Figure \(\PageIndex{12}\): Spirogyra forming conjugation tubes. There are two vegetative colonies that are about to interact. The colony on the right has chemically sensed the presence of the colony on the right and has started to grow projections in the cell walls of each cell in the colony, extending them toward the other colony. These are the beginnings of conjugation tubes. Photo by Maria Morrow, CC BY-NC.

    Spirogyra conjugation tubes meet between two colonies
    Figure \(\PageIndex{13}\): Spirogyra conjugation tubes meet. These two colonies are both forming conjugation tubes toward each other. Two sets of cells near the top of the image have successfully fused conjugation tubes, forming a connection between the two different organisms. Photo by Maria Morrow, CC BY-NC.

    The contents of one cell will move through the conjugation tube and fuse with the contents of the complementary cell, resulting in a diploid zygote.

    Figure \(\PageIndex{14}\): Movement of the cytoplasm from one colony to another in Spirogyra. The cytoplasm from one of the cells in the colony on the right has almost completely transferred through the conjugation tube and into the colony on the left. Photo by Maria Morrow, CC BY-NC.

    Spirogyra conjugation and formation of zygotes
    Figure \(\PageIndex{15}\): Cells in various stages of conjugation. Of the cells that have formed conjugation tubes and connected, the one farthest to the left has just recently finished the transfer and fusion of its cytoplasm, but the zygote hasn't fully formed yet. In the cell on the far right, there is a fully formed zygote. It is dark in color and has thick walls. The chloroplasts are not individually distinguishable within it. Photo by Maria Morrow, CC BY-NC.

    The zygote appears as a large, egg-like structure contained within the complementary cell. It has a thick wall that provides resistance to desiccation and cold, allowing colonies of Spirogyra to overwinter, when needed. The other colony is now a filament of empty cells that will be broken down by some decomposer.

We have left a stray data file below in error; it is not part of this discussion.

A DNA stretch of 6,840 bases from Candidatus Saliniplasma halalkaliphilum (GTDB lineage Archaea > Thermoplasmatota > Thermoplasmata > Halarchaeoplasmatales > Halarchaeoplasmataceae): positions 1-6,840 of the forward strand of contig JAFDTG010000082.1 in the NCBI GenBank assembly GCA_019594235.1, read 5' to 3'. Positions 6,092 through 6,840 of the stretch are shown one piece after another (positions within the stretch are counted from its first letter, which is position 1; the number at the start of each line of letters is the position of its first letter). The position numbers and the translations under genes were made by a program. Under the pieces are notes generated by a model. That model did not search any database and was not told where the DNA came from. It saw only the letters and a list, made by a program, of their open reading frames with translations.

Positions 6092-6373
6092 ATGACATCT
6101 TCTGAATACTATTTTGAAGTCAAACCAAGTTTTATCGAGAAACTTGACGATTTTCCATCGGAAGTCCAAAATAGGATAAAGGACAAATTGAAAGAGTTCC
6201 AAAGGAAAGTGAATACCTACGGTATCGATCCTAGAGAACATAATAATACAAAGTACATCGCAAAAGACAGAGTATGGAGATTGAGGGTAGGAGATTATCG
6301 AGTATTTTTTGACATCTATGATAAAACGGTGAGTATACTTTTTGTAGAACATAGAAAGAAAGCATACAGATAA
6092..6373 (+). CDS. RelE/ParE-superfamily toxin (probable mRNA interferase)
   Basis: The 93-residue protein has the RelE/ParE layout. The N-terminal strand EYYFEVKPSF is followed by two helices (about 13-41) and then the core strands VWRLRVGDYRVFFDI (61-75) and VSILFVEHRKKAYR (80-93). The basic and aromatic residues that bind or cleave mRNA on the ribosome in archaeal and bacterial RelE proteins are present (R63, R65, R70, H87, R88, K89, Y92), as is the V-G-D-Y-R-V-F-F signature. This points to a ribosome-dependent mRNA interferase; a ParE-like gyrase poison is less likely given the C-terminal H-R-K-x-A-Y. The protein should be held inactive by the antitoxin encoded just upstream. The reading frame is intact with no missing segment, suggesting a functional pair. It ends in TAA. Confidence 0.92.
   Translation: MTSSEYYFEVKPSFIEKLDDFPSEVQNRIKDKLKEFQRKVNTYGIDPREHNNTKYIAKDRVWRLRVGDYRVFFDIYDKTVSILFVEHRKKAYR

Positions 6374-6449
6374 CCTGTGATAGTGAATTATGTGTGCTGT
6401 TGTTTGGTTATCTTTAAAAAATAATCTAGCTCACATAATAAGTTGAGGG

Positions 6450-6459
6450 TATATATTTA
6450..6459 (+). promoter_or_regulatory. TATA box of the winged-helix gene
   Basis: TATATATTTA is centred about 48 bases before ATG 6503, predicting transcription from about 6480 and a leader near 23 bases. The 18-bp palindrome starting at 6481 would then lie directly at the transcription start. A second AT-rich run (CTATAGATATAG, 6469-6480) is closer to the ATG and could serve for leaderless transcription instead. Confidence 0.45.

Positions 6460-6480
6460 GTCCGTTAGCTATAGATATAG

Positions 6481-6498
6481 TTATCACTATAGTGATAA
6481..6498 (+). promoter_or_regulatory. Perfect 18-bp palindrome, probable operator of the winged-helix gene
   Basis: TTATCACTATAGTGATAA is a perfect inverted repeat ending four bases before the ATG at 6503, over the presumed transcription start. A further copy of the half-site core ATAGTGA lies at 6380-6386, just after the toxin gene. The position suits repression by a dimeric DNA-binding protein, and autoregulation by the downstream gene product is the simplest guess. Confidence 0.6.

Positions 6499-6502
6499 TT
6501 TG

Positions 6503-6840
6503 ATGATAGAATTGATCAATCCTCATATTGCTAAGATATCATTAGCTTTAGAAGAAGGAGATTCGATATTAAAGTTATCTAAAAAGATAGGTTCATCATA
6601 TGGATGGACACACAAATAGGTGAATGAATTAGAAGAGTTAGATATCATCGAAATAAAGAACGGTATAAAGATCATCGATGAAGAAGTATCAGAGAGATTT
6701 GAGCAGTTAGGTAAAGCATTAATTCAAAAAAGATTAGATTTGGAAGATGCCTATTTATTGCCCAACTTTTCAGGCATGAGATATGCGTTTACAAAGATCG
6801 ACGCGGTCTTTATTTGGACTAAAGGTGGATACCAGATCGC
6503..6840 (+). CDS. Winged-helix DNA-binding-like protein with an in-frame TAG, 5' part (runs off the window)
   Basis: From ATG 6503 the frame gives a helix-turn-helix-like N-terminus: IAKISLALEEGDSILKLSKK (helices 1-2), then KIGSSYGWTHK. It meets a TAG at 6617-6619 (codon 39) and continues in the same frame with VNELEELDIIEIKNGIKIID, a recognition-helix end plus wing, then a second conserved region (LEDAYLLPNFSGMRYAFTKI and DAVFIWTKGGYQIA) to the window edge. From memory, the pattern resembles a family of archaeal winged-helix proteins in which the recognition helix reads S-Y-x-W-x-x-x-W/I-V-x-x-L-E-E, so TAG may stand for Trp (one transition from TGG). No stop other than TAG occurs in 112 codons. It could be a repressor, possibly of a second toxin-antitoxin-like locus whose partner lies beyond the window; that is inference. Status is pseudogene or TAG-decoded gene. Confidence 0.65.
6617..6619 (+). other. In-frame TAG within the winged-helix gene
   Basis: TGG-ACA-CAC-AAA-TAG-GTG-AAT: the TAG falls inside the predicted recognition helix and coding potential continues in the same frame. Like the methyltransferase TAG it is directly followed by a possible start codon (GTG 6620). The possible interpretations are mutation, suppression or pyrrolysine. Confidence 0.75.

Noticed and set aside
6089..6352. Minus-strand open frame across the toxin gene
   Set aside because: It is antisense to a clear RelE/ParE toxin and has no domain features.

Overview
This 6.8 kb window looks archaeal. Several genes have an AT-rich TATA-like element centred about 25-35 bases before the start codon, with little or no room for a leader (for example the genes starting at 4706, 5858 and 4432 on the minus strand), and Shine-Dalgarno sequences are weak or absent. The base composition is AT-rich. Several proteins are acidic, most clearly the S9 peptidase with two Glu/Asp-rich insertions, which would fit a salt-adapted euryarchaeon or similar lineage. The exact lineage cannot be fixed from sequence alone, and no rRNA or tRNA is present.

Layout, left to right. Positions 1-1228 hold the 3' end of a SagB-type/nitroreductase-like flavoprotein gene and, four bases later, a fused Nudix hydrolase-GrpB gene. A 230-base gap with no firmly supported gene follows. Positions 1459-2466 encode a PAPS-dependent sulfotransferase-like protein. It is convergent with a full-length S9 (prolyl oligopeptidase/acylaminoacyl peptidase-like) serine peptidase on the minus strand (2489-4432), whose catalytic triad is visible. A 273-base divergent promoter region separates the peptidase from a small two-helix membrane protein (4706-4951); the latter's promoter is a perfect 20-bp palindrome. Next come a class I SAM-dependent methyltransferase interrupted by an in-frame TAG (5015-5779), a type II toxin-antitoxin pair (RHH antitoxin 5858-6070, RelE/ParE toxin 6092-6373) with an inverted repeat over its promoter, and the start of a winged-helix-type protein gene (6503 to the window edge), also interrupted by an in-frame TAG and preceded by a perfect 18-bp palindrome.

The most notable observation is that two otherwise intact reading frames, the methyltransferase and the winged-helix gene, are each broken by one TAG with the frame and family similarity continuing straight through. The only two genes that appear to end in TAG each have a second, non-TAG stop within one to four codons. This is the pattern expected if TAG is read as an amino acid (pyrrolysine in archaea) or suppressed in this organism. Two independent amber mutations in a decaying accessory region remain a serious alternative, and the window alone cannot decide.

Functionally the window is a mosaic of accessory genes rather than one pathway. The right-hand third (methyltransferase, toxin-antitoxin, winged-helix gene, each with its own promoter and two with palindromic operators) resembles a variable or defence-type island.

Spirogyra zygotes fully formed
    Figure \(\PageIndex{16}\): Completed conjugation in two sets of cells. There are two cells in the colony on the left with fully formed, thick-walled zygotes. The colony on the right now has two empty cells, because they have transferred their cytoplasmic contents into the colony on the left. Photo by Maria Morrow, CC BY-NC.

    When conditions are right, the zygote undergoes meiosis to produce another vegetative colony of haploid cells.

    Full Life Cycle Diagram

    Spirogyra Life Cycle Diagram
    Figure \(\PageIndex{17}\): The haplontic life cycle of Spirogyra. Starting from the upper left corner and moving right, there is a single haploid vegetative colony of Spirogyra. The chloroplasts are drawn in as a single ribbon with circles representing pyrenoids. Each cell has a large, dark nucleus. Moving to the right, two colonies of complementary mating types begin to interact with each other through chemical signals and start forming conjugation tubes. In the next frame, the conjugation tubes have connected and the contents of one cell begins to transfer through the conjugation tube into a cell in the other colony. This is plasmogamy. Karyogamy occurs when the two nuclei fuse together and the diploid zygote is formed. This zygote waits for appropriate conditions to germinate, undergo meiosis, and form a new haploid colony. Diagram by Nikki Harris, CC BY-NC with labels added by Maria Morrow.

    This page titled 4.6: Green Algae is shared under a CC BY-NC 4.0 license and was authored, remixed, and/or curated by Maria Morrow (ASCCC Open Educational Resources Initiative) .